Brad Kessler

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Brad Kessler


Born
The United States
Genre


Brad Kessler’s novel Birds in Fall won the Dayton Literary Peace Prize. His other books include Goat Song, Lick Creek, and The Woodcutter’s Christmas. His work has appeared in The New Yorker, The Nation, The Kenyon Review, and BOMB, as well as other publications. He is the recipient of a Whiting Writers’ Award, a National Endowment for the Arts fellowship, and the Rome Prize from the American Academy of Arts and Letters.

Average rating: 4.02 · 3,713 ratings · 678 reviews · 17 distinct worksSimilar authors
Goat Song: A Seasonal Life,...

4.12 avg rating — 1,818 ratings — published 2009 — 7 editions
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Birds in Fall

3.92 avg rating — 1,280 ratings — published 2006 — 5 editions
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North

4.28 avg rating — 241 ratings — published 2021 — 2 editions
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Lick Creek

3.45 avg rating — 162 ratings — published 2001 — 8 editions
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Brer Rabbit and Boss Lion

3.90 avg rating — 79 ratings — published 1991 — 10 editions
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John Henry

4.09 avg rating — 45 ratings — published 1995 — 10 editions
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The Woodcutter's Christmas

3.89 avg rating — 46 ratings — published 2001 — 3 editions
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The Firebird

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4.04 avg rating — 23 ratings — published 1996 — 5 editions
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Moses in Egypt

3.67 avg rating — 3 ratings — published 1997 — 5 editions
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Hôtel Des Adieux: Roman

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liked it 3.00 avg rating — 1 rating — published 2011 — 2 editions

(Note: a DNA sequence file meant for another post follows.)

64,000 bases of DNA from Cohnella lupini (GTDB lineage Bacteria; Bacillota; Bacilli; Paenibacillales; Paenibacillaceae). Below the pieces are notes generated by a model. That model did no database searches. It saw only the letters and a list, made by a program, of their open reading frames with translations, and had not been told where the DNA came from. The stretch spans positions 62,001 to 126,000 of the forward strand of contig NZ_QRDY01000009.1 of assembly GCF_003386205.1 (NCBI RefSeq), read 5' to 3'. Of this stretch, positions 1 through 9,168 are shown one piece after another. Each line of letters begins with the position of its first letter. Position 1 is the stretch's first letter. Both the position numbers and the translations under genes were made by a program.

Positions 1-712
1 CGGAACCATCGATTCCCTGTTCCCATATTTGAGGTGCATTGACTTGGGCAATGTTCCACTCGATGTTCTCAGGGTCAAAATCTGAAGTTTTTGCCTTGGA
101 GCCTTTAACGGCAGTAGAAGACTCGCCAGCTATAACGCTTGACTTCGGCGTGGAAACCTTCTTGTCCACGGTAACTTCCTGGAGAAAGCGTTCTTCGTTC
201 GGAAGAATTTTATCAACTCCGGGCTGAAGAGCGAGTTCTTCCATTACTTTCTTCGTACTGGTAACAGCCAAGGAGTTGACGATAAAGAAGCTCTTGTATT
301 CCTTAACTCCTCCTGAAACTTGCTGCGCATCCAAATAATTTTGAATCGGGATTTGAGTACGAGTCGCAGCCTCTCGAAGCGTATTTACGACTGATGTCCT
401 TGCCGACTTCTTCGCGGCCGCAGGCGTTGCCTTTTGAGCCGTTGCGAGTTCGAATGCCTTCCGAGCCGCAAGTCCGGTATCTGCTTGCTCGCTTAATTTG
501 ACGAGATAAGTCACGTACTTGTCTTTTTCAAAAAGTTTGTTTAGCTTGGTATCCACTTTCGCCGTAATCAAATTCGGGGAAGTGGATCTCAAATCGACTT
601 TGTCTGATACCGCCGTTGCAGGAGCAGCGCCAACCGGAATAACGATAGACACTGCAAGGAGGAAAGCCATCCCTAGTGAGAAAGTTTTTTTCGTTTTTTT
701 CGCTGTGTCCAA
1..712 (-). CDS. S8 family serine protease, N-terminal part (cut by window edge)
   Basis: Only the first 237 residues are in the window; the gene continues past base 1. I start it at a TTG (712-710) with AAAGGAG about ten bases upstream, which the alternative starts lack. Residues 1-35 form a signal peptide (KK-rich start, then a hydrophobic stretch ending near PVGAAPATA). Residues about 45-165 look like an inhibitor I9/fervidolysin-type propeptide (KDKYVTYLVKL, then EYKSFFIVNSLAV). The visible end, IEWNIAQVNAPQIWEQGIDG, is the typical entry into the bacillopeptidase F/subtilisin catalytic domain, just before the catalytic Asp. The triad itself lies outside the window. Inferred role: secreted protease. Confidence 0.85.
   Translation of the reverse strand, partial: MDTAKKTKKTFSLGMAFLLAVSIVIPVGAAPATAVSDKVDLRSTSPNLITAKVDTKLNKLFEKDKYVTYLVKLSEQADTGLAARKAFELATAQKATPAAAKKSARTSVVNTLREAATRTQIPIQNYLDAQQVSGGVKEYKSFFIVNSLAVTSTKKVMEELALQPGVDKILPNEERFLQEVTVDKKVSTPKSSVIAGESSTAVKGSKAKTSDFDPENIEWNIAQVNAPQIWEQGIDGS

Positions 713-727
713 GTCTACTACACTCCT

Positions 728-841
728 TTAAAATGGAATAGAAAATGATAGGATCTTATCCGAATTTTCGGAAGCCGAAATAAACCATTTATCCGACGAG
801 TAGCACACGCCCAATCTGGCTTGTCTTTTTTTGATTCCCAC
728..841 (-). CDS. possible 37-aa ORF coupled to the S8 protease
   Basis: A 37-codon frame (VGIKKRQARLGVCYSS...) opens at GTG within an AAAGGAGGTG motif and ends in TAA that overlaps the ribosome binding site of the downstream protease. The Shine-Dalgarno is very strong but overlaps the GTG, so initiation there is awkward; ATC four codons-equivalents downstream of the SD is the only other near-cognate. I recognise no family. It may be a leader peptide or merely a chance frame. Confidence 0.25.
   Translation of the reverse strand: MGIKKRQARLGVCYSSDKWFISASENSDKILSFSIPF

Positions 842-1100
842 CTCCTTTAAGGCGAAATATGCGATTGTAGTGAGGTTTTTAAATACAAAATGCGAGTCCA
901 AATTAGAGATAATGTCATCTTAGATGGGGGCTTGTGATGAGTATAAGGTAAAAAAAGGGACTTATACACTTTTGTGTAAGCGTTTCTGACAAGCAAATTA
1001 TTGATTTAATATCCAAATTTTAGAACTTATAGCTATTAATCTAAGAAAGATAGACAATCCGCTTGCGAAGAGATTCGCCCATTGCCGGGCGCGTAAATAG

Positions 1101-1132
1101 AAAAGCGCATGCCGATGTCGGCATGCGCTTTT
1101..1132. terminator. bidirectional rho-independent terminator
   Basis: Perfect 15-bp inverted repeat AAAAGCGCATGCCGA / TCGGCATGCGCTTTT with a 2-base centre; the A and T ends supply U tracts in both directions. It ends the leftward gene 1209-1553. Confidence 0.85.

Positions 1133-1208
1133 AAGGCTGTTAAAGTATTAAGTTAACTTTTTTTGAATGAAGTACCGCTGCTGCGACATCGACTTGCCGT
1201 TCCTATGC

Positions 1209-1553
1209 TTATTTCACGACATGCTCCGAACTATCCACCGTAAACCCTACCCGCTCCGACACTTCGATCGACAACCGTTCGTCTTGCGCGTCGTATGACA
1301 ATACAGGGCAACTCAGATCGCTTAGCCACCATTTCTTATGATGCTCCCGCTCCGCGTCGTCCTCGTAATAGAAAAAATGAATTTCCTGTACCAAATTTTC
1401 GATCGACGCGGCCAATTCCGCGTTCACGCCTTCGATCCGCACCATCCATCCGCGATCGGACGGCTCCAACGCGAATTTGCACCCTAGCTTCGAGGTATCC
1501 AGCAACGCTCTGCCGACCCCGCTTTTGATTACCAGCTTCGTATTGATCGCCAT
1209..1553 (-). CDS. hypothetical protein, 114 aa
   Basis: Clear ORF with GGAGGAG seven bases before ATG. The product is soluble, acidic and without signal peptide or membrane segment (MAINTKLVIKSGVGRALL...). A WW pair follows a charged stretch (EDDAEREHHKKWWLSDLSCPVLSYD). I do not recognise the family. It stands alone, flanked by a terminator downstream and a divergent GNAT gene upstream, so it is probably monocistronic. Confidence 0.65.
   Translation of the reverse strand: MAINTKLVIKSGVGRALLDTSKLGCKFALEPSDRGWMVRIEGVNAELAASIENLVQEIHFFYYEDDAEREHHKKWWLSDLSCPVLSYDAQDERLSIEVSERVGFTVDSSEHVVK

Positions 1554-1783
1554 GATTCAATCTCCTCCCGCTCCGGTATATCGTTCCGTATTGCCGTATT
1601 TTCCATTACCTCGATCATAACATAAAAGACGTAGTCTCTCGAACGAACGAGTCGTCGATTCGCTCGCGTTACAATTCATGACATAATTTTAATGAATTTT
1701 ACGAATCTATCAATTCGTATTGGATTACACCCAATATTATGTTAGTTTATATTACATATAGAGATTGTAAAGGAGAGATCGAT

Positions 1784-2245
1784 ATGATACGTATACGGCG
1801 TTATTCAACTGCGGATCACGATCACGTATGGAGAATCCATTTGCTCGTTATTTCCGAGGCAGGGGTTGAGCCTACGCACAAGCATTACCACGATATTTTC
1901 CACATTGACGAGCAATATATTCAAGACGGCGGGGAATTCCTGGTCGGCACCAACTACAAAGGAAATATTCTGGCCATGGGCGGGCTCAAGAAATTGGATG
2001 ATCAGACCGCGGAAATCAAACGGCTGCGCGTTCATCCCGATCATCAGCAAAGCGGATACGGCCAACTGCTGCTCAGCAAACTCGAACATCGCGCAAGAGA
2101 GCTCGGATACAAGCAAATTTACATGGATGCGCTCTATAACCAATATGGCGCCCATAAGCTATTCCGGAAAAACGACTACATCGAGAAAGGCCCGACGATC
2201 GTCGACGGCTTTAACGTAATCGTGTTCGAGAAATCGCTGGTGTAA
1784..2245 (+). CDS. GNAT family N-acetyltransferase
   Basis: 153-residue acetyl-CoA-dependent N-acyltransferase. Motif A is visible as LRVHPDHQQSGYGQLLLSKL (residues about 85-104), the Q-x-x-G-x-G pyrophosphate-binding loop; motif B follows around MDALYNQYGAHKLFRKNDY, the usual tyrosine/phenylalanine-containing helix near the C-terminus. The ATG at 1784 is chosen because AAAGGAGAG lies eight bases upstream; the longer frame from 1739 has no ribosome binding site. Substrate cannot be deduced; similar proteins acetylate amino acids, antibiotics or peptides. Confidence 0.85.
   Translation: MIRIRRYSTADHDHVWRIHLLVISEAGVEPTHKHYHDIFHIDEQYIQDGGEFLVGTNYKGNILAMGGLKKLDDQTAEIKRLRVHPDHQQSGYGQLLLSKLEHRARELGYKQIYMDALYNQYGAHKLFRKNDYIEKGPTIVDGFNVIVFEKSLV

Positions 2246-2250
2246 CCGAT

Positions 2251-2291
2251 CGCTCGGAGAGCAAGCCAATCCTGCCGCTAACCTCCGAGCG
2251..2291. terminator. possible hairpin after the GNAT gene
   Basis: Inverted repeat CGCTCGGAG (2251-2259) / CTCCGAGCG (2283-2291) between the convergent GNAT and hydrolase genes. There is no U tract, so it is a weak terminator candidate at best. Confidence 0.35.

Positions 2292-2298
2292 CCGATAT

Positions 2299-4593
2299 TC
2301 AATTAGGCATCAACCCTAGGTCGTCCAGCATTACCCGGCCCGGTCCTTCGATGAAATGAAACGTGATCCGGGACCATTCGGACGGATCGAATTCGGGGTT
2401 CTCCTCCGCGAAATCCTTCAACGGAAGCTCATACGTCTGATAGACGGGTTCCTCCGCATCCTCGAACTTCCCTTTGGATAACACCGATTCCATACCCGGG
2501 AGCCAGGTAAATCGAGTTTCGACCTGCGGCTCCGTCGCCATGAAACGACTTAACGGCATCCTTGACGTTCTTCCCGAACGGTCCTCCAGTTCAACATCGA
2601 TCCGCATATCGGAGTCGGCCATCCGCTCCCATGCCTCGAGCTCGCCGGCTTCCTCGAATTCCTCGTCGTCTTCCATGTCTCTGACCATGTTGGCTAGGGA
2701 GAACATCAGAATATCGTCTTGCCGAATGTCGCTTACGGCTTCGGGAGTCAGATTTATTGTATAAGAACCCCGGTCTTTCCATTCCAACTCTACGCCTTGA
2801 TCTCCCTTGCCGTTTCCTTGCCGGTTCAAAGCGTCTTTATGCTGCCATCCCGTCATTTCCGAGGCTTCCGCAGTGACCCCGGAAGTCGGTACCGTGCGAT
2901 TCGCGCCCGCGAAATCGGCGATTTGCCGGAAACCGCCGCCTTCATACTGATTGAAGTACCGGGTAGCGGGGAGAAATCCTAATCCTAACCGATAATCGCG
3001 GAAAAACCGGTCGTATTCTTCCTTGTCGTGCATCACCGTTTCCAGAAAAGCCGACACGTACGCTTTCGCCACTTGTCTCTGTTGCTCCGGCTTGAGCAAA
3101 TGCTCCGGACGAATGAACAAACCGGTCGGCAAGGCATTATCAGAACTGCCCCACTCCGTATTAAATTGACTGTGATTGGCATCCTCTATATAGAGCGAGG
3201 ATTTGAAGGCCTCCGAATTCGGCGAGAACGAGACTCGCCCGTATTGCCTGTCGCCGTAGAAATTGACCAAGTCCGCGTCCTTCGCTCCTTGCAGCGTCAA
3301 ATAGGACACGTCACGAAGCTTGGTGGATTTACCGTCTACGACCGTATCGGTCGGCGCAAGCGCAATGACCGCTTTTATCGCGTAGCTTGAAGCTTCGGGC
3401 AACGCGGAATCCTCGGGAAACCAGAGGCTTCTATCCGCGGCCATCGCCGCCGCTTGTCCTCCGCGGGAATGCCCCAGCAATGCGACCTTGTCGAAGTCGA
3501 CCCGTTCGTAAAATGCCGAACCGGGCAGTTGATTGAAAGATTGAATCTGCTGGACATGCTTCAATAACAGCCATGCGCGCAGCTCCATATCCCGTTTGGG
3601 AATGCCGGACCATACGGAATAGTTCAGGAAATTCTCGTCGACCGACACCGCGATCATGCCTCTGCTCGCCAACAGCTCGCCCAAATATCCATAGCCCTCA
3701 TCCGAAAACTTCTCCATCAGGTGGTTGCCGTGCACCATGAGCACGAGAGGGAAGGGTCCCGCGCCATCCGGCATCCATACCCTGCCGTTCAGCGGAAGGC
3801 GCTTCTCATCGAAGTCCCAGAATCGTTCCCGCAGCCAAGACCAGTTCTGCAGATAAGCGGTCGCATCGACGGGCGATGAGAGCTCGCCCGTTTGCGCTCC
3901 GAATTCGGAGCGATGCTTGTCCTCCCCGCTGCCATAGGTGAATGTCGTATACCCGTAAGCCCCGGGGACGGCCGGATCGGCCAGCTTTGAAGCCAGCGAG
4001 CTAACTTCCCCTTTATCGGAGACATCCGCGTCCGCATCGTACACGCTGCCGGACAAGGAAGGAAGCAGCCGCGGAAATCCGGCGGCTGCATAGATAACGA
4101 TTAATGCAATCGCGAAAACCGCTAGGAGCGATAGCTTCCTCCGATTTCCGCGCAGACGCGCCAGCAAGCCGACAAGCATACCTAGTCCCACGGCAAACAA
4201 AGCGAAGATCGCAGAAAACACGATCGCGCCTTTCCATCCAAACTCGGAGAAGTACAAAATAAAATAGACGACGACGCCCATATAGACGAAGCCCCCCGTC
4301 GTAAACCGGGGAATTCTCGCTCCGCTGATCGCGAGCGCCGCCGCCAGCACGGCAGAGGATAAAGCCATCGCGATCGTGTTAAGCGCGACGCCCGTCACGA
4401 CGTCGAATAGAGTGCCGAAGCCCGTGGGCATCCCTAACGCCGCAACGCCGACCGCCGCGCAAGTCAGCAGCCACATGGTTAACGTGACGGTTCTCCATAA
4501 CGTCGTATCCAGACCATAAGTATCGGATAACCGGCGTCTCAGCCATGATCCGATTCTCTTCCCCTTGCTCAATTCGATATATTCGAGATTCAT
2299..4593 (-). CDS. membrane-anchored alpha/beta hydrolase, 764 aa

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More books by Brad Kessler…

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Quotes by Brad Kessler  (?)
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“A book is like a key that fits into the tumbler of the soul. The two parts have to match in order for each to unlock. Then—click—a world opens.”
Brad Kessler, Goat Song: A Seasonal Life, A Short History of Herding, and the Art of Making Cheese

“She'd observed this before: how -- ironically -- it took death to make one feel momentarily alive, truly present, minute to minute.”
Brad Kessler, Birds in Fall

“In April, he perched on a witch hazel branch, shivering, one eye closed, waiting for the sun to warm his wings. The night had been particularly cold, the winter long, the fishing scarce.
He'd been alone all the time.
When the sun appeared, the warmth felt good on his wings. he lifted from his perch, wheeled, then cackled over the river, studying the surface for the slightest flash: a trout, a small shad, a frog. He lit on a willow snag downriver and sunned himself, raised his tail, shat, and called again. The days were growing longer now, the alewives ascending the streams. The year before, he'd built his nest near the estuary in a seam of clay, and soon - if she returned - the time would come for a new nest along the bank.
The kingfisher fished all morning. He returned to the willow snag at noon; slept, then woke shortly after, startled by the call. Was it she? They hadn't seen each other since the summer before.
He dropped from the branch, called, winged downriver, his image doubled in the water. He heard the call again, closer now. If she returned, he'd dive into the river, greet her with a fish, fly around her, feed her beak to beak. If she returned, he'd begin to exxcavate a new nest, claw clay out of the earth, arrange the perfect pile of fish bones to lay their eggs upon.
He pumped his wings harder now. He heard the cackle closer, louder more insistent. he recognized her voice. She was hurling her way upriver.
Any moment now: she'd fly into his vision.”
Brad Kessler, Birds in Fall

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